AAA called the recent jump in gasoline prices unjustified and said oil companies may be "close to" gouging consumers. U.S. pump prices for regular gasoline averaged $1.605 a gallon as of yesterday, up 10 cents from a week earlier and the highest since June 2001, the group said in a news release. The price was the highest that AAA has recorded for the month of February. "We see nothing in the overall supply-and-demand picture to justify an increase of that magnitude," AAA spokesman Geoff Sundstrom said.

No Pay Cap for Accounting Board

Congress dropped an amendment that would have capped the pay of the members of the new federal accounting oversight board at $400,000 a year, President Bush's salary. "It's out," said Rep. Michael G. Oxley (R-Ohio), who opposed the amendment by Sen. Barbara Boxer (D-Calif.). Boxer attached the amendment to a 2003 fiscal year Senate appropriations bill, which is undergoing negotiations with a competing version approved by the House. The accounting board members voted themselves annual salaries of $452,000 at their first meeting on Jan. 9, with the chairman to be paid $560,000. The board members' pay levels are the same as at the Financial Accounting Standards Board, which sets accounting rules.


Sprint, stalled by a court battle in its effort to appoint BellSouth Vice Chairman Gary Forsee as chief executive, said William T. Esrey will remain in that post until the telephone company can name a successor. Ronald T. LeMay will remain chief operating officer during the same transition period, Sprint said in a statement. Directors intend to name Forsee chief executive as soon as it is permitted. Sprint is forcing Esrey and LeMay to step down over their personal use of tax shelters.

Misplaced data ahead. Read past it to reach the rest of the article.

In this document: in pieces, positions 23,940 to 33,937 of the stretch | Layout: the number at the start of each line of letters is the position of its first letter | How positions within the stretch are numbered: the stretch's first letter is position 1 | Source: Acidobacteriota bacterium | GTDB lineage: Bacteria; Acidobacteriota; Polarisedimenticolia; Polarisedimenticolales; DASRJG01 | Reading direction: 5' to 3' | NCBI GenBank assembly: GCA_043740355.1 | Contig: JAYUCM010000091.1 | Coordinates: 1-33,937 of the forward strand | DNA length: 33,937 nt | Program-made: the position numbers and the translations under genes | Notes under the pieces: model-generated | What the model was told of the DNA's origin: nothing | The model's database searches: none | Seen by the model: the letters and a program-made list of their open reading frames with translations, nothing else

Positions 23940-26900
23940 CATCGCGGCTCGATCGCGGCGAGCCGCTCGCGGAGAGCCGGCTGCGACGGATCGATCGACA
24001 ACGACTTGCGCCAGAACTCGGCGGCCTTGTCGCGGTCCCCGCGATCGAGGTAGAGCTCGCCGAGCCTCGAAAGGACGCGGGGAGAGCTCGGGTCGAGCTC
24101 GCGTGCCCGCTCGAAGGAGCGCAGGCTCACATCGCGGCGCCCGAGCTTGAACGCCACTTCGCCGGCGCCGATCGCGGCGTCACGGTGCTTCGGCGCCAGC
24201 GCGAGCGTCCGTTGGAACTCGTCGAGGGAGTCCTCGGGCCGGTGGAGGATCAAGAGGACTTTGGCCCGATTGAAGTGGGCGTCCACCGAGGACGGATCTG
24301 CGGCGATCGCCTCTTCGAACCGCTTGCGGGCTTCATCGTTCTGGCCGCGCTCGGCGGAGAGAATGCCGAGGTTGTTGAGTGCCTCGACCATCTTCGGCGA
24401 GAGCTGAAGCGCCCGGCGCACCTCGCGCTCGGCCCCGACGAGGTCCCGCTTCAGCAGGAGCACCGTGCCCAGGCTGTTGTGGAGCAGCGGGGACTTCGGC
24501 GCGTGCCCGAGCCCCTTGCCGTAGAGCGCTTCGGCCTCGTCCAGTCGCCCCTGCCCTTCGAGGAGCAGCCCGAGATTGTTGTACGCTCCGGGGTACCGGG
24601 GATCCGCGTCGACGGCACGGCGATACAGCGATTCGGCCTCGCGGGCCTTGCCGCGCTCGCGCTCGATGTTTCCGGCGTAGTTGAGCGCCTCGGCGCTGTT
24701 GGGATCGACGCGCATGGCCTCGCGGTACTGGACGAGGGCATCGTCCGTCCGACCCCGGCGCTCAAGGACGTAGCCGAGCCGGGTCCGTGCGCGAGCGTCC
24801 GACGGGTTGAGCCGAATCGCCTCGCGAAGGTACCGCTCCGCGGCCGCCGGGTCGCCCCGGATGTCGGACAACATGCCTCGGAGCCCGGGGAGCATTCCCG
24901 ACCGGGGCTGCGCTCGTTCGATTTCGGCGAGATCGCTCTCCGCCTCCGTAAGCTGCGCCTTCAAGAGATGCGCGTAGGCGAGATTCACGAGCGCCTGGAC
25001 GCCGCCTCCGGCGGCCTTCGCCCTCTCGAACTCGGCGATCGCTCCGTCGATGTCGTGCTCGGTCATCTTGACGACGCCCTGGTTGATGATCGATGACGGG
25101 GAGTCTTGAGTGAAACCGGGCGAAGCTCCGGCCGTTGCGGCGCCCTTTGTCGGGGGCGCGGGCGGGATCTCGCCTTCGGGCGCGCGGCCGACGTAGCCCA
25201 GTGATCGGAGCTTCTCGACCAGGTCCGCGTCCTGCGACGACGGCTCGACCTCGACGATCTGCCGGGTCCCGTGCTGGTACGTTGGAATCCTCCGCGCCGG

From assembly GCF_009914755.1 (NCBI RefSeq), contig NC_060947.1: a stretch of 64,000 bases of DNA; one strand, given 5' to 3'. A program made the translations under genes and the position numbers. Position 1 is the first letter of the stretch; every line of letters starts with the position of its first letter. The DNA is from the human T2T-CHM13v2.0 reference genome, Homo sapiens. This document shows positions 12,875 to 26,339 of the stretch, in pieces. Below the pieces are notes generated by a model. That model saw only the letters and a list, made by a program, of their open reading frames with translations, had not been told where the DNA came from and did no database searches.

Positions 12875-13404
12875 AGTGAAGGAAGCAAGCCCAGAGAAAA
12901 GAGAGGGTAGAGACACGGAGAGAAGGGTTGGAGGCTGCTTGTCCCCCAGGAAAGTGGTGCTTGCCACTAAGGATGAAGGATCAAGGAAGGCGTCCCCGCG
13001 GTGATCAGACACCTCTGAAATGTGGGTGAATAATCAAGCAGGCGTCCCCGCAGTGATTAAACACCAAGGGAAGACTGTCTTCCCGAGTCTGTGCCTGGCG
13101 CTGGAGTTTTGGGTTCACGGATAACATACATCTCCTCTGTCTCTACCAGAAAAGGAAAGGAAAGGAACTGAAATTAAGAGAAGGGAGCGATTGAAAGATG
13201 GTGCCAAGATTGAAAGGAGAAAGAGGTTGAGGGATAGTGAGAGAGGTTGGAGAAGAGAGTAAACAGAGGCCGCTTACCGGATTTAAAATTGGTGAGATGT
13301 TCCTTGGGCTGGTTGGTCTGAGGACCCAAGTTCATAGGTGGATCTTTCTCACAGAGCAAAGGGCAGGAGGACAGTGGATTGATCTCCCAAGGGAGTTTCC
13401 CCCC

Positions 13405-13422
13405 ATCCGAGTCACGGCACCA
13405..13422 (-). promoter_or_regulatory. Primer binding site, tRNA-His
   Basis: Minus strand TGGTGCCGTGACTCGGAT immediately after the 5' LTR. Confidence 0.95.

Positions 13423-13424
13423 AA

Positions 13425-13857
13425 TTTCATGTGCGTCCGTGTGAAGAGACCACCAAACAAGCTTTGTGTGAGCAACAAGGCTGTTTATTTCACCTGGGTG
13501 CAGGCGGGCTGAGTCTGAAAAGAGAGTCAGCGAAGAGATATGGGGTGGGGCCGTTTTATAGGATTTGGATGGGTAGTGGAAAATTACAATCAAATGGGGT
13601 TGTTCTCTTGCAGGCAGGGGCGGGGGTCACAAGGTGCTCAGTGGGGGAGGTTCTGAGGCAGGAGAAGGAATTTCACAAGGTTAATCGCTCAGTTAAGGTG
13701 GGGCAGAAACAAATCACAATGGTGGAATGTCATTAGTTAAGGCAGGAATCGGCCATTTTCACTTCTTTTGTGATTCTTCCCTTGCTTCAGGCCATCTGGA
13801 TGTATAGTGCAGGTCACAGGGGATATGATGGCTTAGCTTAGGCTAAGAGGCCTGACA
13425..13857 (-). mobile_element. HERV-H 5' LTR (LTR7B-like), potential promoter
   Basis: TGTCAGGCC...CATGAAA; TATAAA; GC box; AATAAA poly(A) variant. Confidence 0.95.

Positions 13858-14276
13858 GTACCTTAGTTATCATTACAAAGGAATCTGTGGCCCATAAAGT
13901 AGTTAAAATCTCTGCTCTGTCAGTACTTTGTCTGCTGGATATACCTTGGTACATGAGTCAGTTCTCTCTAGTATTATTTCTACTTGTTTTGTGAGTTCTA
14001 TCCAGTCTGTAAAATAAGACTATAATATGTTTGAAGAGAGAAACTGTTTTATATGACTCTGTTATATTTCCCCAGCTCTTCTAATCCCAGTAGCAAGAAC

Yields on five-year Treasury notes fell to a record low at the government's quarterly sale of the securities. The Treasury sold $24 billion of the notes at a yield of 3.029 percent. Demand was weak, however: The government received bids equal to a record-low 1.42 times the amount of the notes sold.

Wyeth said in a filing with the Securities and Exchange Commission that the Justice Department's antitrust division plans to have a grand jury review whether the drugmaker colluded with another pharmaceutical firm on certain sales-commission rates. The filing said the alleged collusion relates to commission rates for a broker "for a small segment of the over-the-counter drug business." Wyeth officials wrote in the filing that they do not believe they violated antitrust laws.

UAL chief executive Glenn F. Tilton's compensation, which totals $8.45 million a year, will be challenged by creditors, according to a court filing by United Airlines' parent company, which is in Chapter 11.

General Electric shareholders will get a chance to vote on splitting the jobs of chairman and chief executive, a nonbinding shareholder proposal that GE had hoped to keep off the ballot for its 2003 annual meeting. The Securities and Exchange Commission rejected GE's request to keep the proposal out of the proxy, GE spokesman Gary Sheffer said.

Northrop Grumman received a $302.9 million Air Force contract to expand production of its Global Hawk unmanned spy plane used in Afghanistan. Northrop will make six more planes, adding to seven already delivered.

Alan Bond, who managed pension funds for professional basketball players who made millions and municipal transit workers who earned much less, was sentenced to more than 12 years in prison for cheating clients and taking kickbacks from brokers.